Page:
The University of Maryland Medical System Board will look different soon – in composition and in policy.
As an explosive 41-page report examining self-dealing and family relationships between 11 board members and the medical system was released Wednesday afternoon, Gov. Lawrence J. Hogan Jr. (R) named 11 new members to the board, while UMMS leaders embraced many of the sweeping reforms that the report recommended.
Not all of the new board members will replace members who were named in the report – some of whom were invited this week to return to their positions after voluntary leaves of absence.
The entire board will be overhauled by Jan. 1 under reform legislation passed in Annapolis this year, which ends the terms of all current board members and subjects the medical system to tighter rules regarding financial deals.
The independent report released Wednesday afternoon details nine financial relationships between UMMS board members and the medical system, as well as two family relationships revealed on financial disclosure forms. It was prepared by Nygren Consulting, a Santa Barbara, Calif.-based firm that specializes in best practices for management of corporate and nonprofit boards of directors.
The report details more than five dozen separate relationships totaling millions of dollars. The relationships range from former Baltimore mayor Catherine E. Pugh’s contracts for printing her “Healthy Holly” books – which came under intense scrutiny and led to Pugh’s resignation from the board and her job at City Hall, as well as criminal investigations – to contracts with M&T Bank, whose senior vice president August J. Chisera serves on the UMMS board.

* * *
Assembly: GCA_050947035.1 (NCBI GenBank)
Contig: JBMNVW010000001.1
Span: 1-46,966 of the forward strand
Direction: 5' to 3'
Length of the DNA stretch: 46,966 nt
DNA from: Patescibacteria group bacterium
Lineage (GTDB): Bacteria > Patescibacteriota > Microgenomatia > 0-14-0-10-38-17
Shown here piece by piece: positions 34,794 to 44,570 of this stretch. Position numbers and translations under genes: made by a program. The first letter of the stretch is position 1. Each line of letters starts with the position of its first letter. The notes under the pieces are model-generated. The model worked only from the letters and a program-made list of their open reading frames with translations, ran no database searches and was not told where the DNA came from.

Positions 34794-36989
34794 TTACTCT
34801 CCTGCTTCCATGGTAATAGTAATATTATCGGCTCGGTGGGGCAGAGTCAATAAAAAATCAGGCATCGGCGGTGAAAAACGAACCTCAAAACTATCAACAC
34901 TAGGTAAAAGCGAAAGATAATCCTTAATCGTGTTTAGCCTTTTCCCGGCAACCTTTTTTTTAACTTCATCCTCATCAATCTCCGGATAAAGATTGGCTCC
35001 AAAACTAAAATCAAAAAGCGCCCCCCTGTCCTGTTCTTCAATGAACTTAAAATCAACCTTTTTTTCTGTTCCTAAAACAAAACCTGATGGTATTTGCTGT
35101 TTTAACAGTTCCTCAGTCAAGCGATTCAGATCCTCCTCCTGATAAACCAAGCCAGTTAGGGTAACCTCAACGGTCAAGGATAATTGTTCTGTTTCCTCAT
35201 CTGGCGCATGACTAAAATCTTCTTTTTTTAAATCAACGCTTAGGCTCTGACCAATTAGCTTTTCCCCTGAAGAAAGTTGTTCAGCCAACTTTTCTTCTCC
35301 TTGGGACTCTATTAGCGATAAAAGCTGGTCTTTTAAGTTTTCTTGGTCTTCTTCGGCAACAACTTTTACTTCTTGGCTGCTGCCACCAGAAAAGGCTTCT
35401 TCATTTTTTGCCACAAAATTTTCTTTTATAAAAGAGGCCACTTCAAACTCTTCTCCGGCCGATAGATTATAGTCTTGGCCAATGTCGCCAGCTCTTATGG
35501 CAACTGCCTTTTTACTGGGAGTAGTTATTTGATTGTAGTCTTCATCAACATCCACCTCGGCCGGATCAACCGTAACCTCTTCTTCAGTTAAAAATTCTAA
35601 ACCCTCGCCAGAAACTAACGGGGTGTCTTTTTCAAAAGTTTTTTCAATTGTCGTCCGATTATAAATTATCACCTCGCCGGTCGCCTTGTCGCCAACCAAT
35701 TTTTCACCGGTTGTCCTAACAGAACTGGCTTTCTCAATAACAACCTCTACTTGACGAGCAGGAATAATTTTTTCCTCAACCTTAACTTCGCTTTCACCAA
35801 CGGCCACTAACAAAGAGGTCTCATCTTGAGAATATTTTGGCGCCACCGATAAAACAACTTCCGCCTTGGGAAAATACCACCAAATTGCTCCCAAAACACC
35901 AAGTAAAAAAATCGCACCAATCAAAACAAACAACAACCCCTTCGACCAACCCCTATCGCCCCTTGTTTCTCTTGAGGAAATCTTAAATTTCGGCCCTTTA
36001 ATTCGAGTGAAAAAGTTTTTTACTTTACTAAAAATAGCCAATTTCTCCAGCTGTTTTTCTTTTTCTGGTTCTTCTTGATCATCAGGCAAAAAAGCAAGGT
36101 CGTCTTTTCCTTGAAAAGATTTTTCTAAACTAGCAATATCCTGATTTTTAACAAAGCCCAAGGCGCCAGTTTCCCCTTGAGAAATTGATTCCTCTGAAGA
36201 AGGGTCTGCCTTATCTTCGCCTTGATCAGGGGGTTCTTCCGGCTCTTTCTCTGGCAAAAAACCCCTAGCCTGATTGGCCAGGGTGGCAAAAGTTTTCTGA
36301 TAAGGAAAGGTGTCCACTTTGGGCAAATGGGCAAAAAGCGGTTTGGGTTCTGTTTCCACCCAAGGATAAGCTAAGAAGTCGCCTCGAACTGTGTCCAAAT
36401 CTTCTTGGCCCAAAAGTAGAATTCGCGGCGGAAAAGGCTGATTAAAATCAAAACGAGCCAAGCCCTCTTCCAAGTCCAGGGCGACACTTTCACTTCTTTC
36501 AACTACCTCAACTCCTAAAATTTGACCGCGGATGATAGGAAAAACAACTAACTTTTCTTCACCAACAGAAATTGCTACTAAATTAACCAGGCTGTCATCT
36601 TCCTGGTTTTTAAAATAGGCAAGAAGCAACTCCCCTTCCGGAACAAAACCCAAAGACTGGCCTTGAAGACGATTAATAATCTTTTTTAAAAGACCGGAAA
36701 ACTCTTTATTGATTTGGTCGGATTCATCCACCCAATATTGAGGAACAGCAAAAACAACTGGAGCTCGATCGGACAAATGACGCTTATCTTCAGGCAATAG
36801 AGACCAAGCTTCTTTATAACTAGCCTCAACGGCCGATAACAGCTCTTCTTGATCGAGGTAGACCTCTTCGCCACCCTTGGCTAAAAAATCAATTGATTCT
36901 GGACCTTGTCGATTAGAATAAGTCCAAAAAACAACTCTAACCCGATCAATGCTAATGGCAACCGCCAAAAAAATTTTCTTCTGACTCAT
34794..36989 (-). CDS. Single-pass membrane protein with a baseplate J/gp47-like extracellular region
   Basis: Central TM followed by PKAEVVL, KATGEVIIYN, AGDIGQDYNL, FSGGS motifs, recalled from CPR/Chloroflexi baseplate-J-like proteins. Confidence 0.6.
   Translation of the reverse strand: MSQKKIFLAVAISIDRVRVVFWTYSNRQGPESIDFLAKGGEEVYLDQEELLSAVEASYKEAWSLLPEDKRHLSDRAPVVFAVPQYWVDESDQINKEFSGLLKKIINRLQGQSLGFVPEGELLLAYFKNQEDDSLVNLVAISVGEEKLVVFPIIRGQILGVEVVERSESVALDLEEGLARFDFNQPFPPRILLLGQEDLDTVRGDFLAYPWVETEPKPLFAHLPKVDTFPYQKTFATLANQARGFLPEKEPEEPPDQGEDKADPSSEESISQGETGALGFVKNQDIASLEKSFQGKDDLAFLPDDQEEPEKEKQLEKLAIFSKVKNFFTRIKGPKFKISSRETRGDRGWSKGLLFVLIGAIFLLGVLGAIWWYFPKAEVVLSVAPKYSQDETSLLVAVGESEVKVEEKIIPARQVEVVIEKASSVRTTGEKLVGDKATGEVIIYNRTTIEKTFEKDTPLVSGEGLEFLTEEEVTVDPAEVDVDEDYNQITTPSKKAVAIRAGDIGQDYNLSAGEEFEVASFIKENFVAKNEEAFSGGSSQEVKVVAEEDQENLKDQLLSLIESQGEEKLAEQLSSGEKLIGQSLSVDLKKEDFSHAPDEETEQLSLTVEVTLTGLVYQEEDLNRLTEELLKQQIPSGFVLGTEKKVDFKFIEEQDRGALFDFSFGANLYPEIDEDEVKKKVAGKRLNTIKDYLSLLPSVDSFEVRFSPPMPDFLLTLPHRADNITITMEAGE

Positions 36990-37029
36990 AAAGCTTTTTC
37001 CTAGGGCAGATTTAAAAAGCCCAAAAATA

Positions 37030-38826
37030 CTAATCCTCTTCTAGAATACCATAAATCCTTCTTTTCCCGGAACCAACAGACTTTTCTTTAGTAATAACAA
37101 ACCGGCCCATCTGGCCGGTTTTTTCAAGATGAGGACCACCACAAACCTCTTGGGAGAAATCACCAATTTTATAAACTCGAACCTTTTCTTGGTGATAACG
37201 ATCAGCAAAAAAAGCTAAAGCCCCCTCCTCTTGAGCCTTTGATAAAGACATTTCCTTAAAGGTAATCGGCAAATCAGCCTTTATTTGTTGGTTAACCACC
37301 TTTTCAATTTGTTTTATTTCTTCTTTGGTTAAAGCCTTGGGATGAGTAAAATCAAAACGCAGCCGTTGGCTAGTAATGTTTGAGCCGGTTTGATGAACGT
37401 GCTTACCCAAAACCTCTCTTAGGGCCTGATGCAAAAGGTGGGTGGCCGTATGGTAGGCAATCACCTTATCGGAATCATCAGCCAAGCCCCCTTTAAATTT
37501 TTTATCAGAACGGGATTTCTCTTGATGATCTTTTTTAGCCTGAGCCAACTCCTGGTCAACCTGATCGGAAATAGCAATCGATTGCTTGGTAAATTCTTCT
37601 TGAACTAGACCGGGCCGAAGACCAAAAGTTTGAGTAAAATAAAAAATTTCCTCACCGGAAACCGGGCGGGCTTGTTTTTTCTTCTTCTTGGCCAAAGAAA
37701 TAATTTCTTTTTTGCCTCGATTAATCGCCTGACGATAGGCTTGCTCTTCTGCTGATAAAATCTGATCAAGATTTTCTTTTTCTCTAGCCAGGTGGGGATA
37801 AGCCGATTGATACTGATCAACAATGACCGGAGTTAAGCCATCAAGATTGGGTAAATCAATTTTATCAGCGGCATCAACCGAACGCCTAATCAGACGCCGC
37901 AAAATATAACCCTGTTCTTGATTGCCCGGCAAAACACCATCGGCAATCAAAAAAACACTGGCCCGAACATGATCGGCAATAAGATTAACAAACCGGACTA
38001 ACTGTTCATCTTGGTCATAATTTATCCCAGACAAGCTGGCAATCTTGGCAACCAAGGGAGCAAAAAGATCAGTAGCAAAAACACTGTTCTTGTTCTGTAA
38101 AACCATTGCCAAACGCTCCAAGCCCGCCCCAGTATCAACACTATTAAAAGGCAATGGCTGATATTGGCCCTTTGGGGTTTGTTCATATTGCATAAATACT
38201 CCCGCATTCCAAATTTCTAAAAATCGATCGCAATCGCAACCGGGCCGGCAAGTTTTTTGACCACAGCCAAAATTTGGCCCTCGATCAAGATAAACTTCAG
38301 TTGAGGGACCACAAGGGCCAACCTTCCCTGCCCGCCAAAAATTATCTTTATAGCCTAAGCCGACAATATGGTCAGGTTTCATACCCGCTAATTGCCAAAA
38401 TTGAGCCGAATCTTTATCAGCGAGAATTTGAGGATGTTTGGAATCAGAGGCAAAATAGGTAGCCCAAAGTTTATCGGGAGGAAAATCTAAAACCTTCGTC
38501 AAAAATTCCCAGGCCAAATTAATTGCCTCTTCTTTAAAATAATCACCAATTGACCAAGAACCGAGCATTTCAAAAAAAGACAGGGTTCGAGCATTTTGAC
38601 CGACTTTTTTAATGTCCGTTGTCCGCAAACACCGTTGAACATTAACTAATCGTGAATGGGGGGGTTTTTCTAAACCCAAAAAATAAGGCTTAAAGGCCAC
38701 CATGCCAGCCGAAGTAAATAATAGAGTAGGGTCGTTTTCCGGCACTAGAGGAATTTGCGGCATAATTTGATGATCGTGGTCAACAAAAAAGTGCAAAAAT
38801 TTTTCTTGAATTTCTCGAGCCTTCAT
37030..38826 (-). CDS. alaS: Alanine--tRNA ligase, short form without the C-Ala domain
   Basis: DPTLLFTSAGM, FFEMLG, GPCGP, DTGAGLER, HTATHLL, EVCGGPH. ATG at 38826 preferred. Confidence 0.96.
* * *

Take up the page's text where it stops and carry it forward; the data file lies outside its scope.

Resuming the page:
Chiasera was one of four UMMS board members who had been on voluntary leave and were asked to return to the board on Wednesday. The other returning members are Francis X. Kelly, James Soltesz and Walter Tilley.
Since March, six former members of the board have resigned. The medical system’s former chief executive, Robert Chrencik, was placed on a leave of absence and then left the organization in late April. Four other members of top management have also resigned.
The report – which included reviews of board and medical system documents, as well as interviews with about 60 current and former board members and UMMS employees – detailed multiple transactions involving UMMS board members that were not fully vetted by the board before being executed by members of management. Despite policies in place as far back as 2002, some transactions with board members did not appear to have been presented to the board or a board committee, according to the report.